River friendly gardening
May 14, 2013
River-friendly gardening, eco-landscaping, Sierra smart gardening, sustainable landscaping, conservation gardening: these are all different names for similar environmentally friendly gardening practices that you can use to create a landscape around your home that meets your needs for outdoor space, is aesthetically beautiful and gives back to the Sierra by keeping water clean, promoting native vegetation, providing habitat for wildlife and maintaining the integrity of native soils.
“The choices we make as gardeners definitely impact our local creeks and rivers,” said Ori Chafe, restoration ecologist with Sierra Streams Institute in Nevada City. “By using drought-tolerant native plants, gardeners can cut way down on water use, leaving more water to flow through local waterways. Sustainable gardening practices also reduce erosion and run-off of chemical fertilizers and pesticides from your garden, which ultimately ends up in local rivers and streams,” said Chafe.
Adopting sustainable landscaping practices in your home garden can have other positive impacts on the environment and also save you money.
“Some of my favorite projects have been for customers wanting an all-native landscape,” said Arborist and Sustainable Landscaping Contractor Zeno Acton. “My clients who choose environmentally friendly landscaping typically want to reduce water and electricity consumption. But they are also want to create habitat for wildlife, use locally produced or recycled materials for garden construction and reduce silt- and chemical-laden storm water runoff from your property.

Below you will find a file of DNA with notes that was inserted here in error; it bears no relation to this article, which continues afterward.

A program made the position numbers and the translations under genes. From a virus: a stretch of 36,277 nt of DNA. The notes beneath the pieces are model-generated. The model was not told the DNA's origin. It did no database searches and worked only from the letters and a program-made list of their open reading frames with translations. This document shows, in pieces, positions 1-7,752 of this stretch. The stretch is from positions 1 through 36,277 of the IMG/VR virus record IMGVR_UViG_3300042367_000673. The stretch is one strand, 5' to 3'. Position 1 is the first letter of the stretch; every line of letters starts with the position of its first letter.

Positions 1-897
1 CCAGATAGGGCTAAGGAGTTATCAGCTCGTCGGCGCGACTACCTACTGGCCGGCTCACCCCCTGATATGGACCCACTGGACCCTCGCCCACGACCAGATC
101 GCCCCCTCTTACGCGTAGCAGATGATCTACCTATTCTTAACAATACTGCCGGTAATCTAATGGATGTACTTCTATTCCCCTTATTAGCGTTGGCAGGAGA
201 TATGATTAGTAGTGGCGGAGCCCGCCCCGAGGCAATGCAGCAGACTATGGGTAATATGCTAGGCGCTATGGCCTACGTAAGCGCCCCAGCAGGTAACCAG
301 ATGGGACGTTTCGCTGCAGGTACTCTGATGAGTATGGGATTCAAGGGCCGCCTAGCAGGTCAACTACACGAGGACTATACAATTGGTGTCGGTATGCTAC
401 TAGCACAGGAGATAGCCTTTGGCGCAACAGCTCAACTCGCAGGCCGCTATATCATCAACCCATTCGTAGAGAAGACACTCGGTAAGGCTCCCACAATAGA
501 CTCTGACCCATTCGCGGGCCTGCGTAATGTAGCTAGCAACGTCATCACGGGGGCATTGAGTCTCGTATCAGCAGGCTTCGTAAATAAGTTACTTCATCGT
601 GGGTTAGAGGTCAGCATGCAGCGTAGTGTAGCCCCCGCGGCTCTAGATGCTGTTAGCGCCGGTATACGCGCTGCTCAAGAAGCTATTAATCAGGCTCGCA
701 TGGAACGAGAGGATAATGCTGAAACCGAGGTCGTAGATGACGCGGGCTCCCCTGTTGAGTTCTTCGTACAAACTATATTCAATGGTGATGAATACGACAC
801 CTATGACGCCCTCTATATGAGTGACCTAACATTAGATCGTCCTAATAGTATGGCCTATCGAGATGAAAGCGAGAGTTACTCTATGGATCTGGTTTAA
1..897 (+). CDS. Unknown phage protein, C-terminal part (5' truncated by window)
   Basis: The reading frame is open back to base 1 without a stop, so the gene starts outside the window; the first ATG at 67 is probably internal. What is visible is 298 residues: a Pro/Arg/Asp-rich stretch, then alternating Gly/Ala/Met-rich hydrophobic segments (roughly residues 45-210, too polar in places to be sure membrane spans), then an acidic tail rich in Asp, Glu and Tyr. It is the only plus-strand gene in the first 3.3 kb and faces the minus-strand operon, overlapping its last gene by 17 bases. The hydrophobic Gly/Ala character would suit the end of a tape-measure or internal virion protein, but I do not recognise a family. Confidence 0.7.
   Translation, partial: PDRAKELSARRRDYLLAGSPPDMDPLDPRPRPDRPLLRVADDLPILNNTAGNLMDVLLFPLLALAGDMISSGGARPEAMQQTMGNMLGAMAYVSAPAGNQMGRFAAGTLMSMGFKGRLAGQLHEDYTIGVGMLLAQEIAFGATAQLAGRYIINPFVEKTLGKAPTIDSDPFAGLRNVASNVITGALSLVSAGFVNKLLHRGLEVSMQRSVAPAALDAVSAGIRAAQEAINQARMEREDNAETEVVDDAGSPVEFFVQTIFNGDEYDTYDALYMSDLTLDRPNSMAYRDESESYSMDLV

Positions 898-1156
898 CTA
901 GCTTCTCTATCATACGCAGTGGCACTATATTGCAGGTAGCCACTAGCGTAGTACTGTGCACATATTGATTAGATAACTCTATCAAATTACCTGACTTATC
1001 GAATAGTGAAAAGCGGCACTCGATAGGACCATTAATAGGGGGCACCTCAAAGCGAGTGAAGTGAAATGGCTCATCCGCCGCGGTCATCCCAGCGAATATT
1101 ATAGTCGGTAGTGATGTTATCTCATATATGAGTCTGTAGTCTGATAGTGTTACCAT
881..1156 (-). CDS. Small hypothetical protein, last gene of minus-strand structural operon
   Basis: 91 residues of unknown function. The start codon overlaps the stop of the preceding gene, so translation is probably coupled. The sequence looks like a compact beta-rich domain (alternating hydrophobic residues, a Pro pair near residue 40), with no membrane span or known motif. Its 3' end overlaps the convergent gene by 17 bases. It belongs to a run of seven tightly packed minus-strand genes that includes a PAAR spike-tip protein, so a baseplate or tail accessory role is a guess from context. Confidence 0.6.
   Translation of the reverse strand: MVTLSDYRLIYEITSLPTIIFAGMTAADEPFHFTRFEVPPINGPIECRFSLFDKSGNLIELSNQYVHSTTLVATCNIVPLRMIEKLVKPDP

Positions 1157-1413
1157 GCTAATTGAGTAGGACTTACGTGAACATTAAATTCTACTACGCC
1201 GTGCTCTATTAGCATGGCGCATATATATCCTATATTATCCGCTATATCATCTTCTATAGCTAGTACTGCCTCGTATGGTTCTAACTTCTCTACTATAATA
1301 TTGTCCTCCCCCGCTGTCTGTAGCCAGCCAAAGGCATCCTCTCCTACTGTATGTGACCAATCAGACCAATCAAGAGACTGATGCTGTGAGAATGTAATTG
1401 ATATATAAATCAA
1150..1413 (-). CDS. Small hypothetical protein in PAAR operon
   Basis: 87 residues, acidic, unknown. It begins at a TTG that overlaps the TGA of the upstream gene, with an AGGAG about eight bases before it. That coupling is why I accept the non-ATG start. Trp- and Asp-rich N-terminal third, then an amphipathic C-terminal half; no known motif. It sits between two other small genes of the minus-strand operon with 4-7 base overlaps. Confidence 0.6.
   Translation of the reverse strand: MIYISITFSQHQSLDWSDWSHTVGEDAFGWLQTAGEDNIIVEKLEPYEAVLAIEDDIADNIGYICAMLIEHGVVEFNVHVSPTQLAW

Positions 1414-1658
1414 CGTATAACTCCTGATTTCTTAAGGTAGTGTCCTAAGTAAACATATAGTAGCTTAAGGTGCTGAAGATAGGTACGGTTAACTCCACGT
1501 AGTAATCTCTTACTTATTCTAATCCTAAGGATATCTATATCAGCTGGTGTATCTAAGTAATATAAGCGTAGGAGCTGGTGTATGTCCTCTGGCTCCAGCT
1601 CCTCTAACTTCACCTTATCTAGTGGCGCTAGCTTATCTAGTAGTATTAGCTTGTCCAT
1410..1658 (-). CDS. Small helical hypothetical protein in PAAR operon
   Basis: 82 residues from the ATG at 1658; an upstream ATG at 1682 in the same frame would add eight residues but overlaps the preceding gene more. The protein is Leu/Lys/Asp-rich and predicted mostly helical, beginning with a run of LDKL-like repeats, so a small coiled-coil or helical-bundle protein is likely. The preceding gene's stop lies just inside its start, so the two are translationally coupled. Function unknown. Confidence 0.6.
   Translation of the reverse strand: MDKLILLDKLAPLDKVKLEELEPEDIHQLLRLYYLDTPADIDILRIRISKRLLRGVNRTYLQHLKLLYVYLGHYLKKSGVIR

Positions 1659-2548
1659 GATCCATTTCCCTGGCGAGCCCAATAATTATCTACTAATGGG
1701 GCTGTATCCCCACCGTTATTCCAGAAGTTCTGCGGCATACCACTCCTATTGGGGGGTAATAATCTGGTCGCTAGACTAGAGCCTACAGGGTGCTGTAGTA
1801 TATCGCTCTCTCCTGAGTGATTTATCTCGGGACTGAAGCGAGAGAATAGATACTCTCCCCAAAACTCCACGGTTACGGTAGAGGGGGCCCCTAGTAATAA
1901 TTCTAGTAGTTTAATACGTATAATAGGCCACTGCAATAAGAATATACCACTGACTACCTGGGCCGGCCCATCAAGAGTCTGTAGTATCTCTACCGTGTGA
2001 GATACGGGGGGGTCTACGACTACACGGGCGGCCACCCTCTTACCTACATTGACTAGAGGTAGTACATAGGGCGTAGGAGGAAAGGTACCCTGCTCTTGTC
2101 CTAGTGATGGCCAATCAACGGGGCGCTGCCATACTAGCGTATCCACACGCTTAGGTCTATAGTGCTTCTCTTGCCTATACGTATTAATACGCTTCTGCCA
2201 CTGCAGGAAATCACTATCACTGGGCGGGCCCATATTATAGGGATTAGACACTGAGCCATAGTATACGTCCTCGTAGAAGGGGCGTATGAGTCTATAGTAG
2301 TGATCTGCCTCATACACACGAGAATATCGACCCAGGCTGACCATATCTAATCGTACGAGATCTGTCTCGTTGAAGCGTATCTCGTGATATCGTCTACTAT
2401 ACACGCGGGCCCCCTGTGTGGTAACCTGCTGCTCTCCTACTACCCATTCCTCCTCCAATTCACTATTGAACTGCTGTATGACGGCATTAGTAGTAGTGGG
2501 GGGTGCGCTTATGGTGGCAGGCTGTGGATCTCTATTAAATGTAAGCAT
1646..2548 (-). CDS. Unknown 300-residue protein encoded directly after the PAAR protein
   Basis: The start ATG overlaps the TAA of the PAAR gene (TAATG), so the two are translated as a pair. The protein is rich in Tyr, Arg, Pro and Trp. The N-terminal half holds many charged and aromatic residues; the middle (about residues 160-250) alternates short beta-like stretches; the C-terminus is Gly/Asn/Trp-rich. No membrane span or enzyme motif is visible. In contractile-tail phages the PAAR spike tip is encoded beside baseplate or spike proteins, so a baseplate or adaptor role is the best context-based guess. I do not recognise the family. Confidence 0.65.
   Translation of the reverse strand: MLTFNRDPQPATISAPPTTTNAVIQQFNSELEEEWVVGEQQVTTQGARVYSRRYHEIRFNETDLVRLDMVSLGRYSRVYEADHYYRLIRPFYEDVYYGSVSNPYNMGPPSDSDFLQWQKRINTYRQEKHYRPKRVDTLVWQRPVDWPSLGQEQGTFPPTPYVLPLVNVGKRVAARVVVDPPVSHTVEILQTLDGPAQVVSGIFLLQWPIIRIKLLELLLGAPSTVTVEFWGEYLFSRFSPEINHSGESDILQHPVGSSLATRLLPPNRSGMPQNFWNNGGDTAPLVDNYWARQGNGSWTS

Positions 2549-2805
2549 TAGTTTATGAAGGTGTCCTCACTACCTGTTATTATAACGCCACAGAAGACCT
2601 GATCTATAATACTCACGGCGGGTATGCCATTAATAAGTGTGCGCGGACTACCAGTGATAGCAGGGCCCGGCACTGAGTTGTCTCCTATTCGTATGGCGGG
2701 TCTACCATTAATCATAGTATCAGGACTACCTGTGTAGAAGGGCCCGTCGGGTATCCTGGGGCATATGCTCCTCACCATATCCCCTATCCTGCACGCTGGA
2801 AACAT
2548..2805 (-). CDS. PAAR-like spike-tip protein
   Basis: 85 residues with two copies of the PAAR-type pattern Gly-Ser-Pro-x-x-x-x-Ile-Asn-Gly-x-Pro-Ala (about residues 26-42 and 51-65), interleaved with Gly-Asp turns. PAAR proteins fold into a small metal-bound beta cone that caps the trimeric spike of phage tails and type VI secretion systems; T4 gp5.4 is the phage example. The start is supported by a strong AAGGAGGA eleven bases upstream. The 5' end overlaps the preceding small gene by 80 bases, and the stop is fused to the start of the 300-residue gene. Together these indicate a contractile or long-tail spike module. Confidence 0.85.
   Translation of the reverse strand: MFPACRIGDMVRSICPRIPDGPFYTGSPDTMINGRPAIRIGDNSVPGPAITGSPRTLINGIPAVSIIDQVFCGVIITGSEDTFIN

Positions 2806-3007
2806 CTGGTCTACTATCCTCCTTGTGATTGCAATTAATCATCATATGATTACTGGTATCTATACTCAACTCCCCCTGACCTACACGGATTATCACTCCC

“Periodic mulching is an important part of sustainable gardening,” adds Acton. Mulching cools the soil and slows evaporation, suppresses weeds, mitigates soil erosion during heavy rains and eventually enriches the soil in a natural way as the mulch breaks down and blends into the soil.”
Brad Carter and Fred Hodgson decided to develop an all-native landscape when they moved to their Grass Valley home in 2002.
“I planned the landscape for drought tolerance and low maintenance,” said Carter. “I do most of my garden maintenance work in the late winter and early spring when cool temperatures make it comfortable to work outside. When the hot summer arrives, I don’t want to be working in the garden – I’d rather be swimming in the Yuba. So in June, I just walk away from my garden. And I don’t have to worry at all because I know that absolutely no summer irrigation or maintenance work is needed.”
If you would like to learn more about sustainable gardening, plan on attending the Art in the Garden Party, a sustainable gardening festival and garden art sale, from 10 a.m. to 4 p.m. June 1. This free outdoor event is set in the native plant garden at the home of Fred Hodgson and Brad Carter and features eight local artists selling garden art. Food and drink will be for sale, and sustainable gardening talks and garden tours are scheduled throughout the day. Twenty percent of the art sale revenues from this event will be donated to Sierra Streams Institute. For more information on this event, visit http://www.sierrastreamsinstitute.org or call Lisa Frankel at 530-263-7055 or Fred Hodgson at 530-272-8900.